Almost six months after a mass shooting on Toronto’s Danforth Avenue, new details have emerged about the cache of ammunition and collection of conspiracy theory DVDs that police discovered in shooter Faisal Hussain’s bedroom.
The previously redacted information is laid out in court documents filed by police in connection with the July 22 attack that killed 18-year-old Reese Fallon and 10-year-old Julianna Kozis and injured 13 others.
When police searched Mr. Hussain’s bedroom, the documents reveal that they found two fully loaded K-47 magazines, two fully loaded 9mm handgun magazines, two loaded drum magazines and three fully loaded extended magazines, as well as additional shotgun ammunition.
Police also found an empty handgun case and a long gun carrying case in the 29-year-old’s closet.
“It is reasonable to believe that when fully loaded magazines and cases are located, there would be firearms to match located in the residence but there was not,” an investigator noted in the court documents.
“Any information about what firearms Hussein obtained and how and where he obtained them from would assist investigators in understanding the magnitude of the investigation.”
It’s unknown how much police have been able to discern about Mr. Hussain’s motive or the origins of the handgun he used to open fire in Toronto’s busy Greektown neighbourhood on July 22 – a gun he ultimately turned on himself as police closed in on him.
Ontario’s Special Investigations Unit, which probes cases in which civilians may have been injured or killed by police, is investigating Mr. Hussain’s death.
In the court documents, Mr. Hussain is described by family as a reclusive young man who largely kept to himself outside of his part-time jobs at Shoppers Drug Mart and Loblaws.
In addition to the ammunition found in his room, it was also revealed Tuesday that a collection of conspiracy theory DVDs (including titles by right-wing conspiracy theorist and American radio host Alex Jones, who has been banned from multiple social-media platforms) were found in Mr. Hussain’s bedroom. Many of them were about the 9/11 terror attacks and the Iraq war.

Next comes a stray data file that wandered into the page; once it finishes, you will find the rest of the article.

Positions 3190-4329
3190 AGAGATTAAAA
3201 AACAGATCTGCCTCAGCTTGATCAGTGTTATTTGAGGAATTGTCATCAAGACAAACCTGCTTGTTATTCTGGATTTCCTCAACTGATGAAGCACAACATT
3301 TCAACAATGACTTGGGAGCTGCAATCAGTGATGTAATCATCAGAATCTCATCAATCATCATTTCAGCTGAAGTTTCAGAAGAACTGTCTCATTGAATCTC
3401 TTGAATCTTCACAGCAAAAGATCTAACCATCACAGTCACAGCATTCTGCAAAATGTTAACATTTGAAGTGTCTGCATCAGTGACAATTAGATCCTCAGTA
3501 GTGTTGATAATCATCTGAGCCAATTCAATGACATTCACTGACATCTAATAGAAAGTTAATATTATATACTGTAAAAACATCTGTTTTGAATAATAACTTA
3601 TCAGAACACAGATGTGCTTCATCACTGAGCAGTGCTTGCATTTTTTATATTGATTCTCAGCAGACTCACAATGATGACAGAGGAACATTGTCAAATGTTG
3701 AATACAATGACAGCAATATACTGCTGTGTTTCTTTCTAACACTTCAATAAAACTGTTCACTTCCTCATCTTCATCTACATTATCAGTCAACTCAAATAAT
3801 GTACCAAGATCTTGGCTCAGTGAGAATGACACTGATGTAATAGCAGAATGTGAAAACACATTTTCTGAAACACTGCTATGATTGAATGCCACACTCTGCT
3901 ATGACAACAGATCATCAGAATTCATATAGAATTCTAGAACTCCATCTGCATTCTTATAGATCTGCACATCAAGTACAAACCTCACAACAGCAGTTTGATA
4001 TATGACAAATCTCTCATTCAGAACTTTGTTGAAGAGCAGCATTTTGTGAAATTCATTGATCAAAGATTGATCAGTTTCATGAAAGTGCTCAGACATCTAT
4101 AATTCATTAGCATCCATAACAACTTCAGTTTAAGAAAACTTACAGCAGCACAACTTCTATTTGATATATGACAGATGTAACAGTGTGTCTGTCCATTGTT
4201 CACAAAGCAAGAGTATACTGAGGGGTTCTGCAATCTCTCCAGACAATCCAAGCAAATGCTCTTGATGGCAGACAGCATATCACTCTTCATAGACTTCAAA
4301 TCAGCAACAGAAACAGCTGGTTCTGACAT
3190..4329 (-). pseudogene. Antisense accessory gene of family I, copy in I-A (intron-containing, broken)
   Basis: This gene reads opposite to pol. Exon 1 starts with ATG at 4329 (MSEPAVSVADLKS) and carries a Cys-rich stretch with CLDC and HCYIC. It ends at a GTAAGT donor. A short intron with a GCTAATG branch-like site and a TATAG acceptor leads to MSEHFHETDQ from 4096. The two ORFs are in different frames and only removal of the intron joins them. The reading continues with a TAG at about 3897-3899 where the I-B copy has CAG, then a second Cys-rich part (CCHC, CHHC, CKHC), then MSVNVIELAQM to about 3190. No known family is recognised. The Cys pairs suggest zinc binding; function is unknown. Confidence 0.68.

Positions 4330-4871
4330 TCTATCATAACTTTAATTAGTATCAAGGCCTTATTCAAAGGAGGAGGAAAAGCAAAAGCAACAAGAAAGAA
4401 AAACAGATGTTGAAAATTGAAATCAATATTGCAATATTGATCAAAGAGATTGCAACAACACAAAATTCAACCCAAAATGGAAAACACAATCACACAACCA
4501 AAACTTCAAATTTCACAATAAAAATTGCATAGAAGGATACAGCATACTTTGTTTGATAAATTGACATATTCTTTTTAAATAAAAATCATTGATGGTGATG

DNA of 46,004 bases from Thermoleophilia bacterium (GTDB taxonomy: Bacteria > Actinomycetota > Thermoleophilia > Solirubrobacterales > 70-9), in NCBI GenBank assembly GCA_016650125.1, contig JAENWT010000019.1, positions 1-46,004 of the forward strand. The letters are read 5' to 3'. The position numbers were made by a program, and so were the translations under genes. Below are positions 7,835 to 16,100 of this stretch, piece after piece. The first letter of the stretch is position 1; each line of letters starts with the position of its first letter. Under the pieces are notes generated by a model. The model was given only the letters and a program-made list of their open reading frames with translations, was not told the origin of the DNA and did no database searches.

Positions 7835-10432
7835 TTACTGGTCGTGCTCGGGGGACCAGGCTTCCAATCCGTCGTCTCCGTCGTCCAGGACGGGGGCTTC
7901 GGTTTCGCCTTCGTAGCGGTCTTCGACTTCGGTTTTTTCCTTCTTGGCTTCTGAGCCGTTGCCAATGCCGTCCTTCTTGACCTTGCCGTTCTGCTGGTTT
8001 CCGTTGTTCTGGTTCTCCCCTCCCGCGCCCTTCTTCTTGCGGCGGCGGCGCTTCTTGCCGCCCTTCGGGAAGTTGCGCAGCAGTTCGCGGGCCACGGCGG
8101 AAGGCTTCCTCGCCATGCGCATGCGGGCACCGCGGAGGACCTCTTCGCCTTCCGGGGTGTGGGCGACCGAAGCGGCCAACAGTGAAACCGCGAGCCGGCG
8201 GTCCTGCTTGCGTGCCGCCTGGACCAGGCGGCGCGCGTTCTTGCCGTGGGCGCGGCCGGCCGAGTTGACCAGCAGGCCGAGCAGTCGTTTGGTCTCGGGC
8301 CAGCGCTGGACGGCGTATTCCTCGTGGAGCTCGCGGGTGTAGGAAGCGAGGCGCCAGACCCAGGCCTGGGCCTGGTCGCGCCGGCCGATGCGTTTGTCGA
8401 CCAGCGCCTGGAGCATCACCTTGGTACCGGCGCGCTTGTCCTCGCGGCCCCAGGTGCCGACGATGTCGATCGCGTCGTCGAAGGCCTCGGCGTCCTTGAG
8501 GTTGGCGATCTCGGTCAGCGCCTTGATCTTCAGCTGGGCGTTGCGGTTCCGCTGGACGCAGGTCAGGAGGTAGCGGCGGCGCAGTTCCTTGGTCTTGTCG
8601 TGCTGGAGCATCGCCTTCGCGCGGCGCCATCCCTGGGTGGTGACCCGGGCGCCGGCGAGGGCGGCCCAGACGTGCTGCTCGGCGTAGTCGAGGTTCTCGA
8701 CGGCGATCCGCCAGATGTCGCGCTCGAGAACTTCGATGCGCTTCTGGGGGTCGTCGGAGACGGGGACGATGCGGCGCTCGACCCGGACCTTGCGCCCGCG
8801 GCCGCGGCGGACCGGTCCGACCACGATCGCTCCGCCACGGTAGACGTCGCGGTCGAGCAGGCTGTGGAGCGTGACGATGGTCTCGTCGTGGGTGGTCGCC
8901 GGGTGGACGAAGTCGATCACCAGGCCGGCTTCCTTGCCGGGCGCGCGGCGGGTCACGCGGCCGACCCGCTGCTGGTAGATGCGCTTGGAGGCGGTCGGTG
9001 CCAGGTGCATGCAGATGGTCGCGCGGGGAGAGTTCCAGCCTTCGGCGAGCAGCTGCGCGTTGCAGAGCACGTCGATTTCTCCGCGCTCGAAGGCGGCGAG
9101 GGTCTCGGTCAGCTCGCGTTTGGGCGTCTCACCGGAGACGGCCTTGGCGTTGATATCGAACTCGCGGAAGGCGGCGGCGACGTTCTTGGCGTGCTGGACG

The court documents noted that police also found “two receipts paid in cash to Abad Co-Operative Housing Society Ltd. for mosque fund, membership fee, transfer, pillars and forms fees located in Rawalpindi.” The receipt was for a woman, the documents detailed, and were for the amounts of $1,000 and $8,310. The documents provided no other details explaining the significance of these receipts.
The day after the shooting, Mr. Hussain’s family released a statement saying that he had struggled with mental-health issues, including depression and psychosis.
According to the court documents, Toronto police had received three calls about Mr. Hussain in 2010, relating to mental-health issues. Just two days before the shooting, he had been arrested for shoplifting. He was released unconditionally.
His twin brother told police after the shooting that Mr. Hussain had previously “robbed a store with a gun, called the police to say he wanted to kill himself and had been on anti-depressants.” And while the twin said that Mr. Hussain had shown interest in guns when he was “younger,” he said he didn’t know how he would have obtained one.